The viewer may opt to participate in the session by actuating a pushbutton on the remote control unit 26, or may opt not to proceed and actuate a cancel button on the remote control unit 26. When a viewer opts not to participate, all prompts will be discontinued to that viewer for a certain period of time, perhaps until the next show, or in another example, not until the next time that the viewer turns on the television set 22.
Assume for the purposes of this example that the viewer decides to participate in the interactive session. The football game begins and the first time that the Gatorade™ cooler appears the viewer actuates a pushbutton on the remote control unit 26 within five seconds of the appearance of the cooler. The remote sensor 28 sends an encoded message to the STB 10 where the CPU 20 time stamps the indicated response and sends it to a data-center via the network connection 30, where the timed response meets the requirements of the known sequence of events. The viewer then responds within five seconds to a second and third appearance of the cooler within the five second time designation. At this point, the viewer has fulfilled the requirements of the session and now qualifies to receive the coupon. The coupon may be sent via the U.S. Postal Service or via email, where it may be printed by the viewer.
To illustrate the use of the present invention in a second real-world example, assume that an advertiser desires to collect information relating to the placement of the advertiser's product within a movie. Assume that BMW™ has paid to have one of their automobiles used in a new action movie. The star of the movie drives the car in six different scenes, and in those six scenes the BMW™ emblem is shown. To collect information relating to the effectiveness of the placement of the automobile, the advertiser may employ the present invention.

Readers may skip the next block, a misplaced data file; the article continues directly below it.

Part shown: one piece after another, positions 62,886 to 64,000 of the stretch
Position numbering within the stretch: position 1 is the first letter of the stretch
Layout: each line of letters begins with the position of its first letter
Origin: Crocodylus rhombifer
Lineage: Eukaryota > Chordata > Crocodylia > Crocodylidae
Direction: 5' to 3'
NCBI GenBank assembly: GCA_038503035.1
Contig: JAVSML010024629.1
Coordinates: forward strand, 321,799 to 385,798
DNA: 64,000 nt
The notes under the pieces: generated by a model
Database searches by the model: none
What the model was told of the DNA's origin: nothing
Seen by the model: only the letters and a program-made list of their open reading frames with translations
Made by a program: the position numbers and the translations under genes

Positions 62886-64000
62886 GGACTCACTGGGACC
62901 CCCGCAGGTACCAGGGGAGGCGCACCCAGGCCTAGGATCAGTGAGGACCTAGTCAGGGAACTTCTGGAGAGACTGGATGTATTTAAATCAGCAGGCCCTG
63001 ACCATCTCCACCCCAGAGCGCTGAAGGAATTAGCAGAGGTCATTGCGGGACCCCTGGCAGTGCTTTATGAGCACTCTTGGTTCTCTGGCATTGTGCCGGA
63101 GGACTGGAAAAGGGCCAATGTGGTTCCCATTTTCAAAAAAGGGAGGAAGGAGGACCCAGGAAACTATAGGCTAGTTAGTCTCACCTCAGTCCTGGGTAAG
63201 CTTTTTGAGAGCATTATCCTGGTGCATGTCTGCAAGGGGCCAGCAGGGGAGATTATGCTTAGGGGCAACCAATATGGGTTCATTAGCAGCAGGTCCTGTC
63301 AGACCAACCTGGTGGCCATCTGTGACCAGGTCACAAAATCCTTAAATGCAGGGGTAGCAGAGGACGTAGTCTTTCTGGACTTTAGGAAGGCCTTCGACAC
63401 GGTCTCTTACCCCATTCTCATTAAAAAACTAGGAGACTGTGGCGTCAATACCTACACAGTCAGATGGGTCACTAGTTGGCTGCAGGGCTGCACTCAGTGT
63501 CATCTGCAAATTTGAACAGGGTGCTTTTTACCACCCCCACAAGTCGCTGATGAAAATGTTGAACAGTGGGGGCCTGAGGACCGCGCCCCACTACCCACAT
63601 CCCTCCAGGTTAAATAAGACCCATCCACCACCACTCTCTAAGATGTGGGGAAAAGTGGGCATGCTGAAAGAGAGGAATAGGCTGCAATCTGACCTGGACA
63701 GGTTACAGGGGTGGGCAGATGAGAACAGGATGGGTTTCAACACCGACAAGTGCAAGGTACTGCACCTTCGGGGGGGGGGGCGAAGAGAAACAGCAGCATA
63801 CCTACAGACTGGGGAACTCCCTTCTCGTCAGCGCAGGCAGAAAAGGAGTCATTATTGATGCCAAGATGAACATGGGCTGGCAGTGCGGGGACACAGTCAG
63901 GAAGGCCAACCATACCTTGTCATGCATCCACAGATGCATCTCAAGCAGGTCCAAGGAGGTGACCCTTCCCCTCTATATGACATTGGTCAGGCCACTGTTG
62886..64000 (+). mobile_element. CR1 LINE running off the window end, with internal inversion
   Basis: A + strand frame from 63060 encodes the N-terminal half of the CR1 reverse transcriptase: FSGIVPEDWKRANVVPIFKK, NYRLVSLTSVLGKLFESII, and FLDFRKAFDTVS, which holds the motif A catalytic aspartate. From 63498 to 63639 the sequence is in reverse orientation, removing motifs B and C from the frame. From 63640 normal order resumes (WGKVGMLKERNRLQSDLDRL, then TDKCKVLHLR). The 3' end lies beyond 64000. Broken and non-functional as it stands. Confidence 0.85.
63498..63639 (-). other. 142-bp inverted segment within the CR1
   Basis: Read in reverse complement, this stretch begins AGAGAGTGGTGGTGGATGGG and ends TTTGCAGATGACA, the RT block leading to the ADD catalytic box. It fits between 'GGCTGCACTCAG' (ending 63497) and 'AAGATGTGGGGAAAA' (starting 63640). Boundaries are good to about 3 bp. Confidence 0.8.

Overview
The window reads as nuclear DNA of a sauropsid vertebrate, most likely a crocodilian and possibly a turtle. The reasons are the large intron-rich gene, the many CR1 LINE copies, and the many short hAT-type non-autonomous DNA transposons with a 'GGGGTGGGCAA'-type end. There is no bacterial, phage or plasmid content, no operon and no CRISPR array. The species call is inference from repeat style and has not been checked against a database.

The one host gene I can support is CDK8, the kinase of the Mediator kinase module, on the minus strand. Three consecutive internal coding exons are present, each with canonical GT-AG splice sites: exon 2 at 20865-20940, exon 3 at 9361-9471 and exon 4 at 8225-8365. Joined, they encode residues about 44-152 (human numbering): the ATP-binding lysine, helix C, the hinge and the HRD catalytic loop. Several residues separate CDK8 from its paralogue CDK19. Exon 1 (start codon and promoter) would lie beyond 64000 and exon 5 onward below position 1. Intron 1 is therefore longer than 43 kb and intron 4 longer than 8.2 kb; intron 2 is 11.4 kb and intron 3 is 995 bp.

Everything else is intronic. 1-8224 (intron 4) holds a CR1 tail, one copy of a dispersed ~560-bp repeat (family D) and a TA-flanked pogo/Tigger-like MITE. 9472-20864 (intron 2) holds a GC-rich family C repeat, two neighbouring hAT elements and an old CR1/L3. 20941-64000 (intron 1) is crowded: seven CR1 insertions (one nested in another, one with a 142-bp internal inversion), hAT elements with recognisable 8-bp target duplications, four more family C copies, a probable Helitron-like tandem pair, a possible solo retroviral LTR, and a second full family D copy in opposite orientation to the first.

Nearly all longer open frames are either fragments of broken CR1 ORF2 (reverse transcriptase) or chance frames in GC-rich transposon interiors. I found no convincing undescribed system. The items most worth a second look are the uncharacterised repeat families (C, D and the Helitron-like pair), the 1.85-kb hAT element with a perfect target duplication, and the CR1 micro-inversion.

Viewers subscribing to the interactive media service of the present invention are prompted at the beginning of the movie by the media delivery service of the details of the session. To initiate a session, a viewer accepts the session by actuating a pushbutton on their remote control unit 26 which includes a sensor 28 that sends an encoded signal to the STB 10. Each time that the automobile appears, each time being a visual cue, the viewer actuates a pushbutton on their remote control unit 26. The STB 10 receives an encoded signal from the remote control unit 26 and time stamps the response and sends it to a data center via the network connection 30. In another example, the STB 10 collects each viewer response, time stamps it, and then transmits all of the time-stamped viewer actions to the data center at the conclusion of the movie.
The advertiser may then compare viewer actions to the known sequence of automobile occurrences in order to determine the effectiveness of product placement. The comparison information may be used as a marketing tool and for future product placement decisions. A viewer response log may be sent to each viewer detailing their performance.
The foregoing is provided to explain and disclose preferred embodiments of the present invention, modifications to which may be made that still fall within the following claims. Further modifications and adaptations to the described embodiments will be apparent to those skilled in the art and may be made without departing from the scope or spirit of the invention and the following claims.
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|U.S. Classification||725/10, 725/12, 725/87, 348/E07.07, 725/32, 725/14|
|International Classification||H04N21/475, H04N21/485, H04N21/433, H04N7/173, H04N21/658, H04N21/422, H04N21/442, H04N21/81, G06Q30/02, H04H20/28, H04H60/63, H04H1/00, H04H60/33|
|Cooperative Classification||H04N21/44213, H04N21/44222, H04N21/658, H04H60/33, H04N7/17309, H04N21/6582, G06Q30/02, H04H20/28, H04N21/485, H04N21/4758, H04N21/812, G09B7/00, H04N21/42213, H04N21/433, H04H60/63, H04N7/17318, H04N21/42204|
|European Classification||H04N21/433, H04N21/475V, H04N21/81C, H04N21/422R, H04N21/442E2, H04N21/658S, G06Q30/02, G09B7/00, H04N7/173B2, H04N21/485, H04N21/442E, H04H60/33, H04H60/63, H04N7/173B, H04H20/28|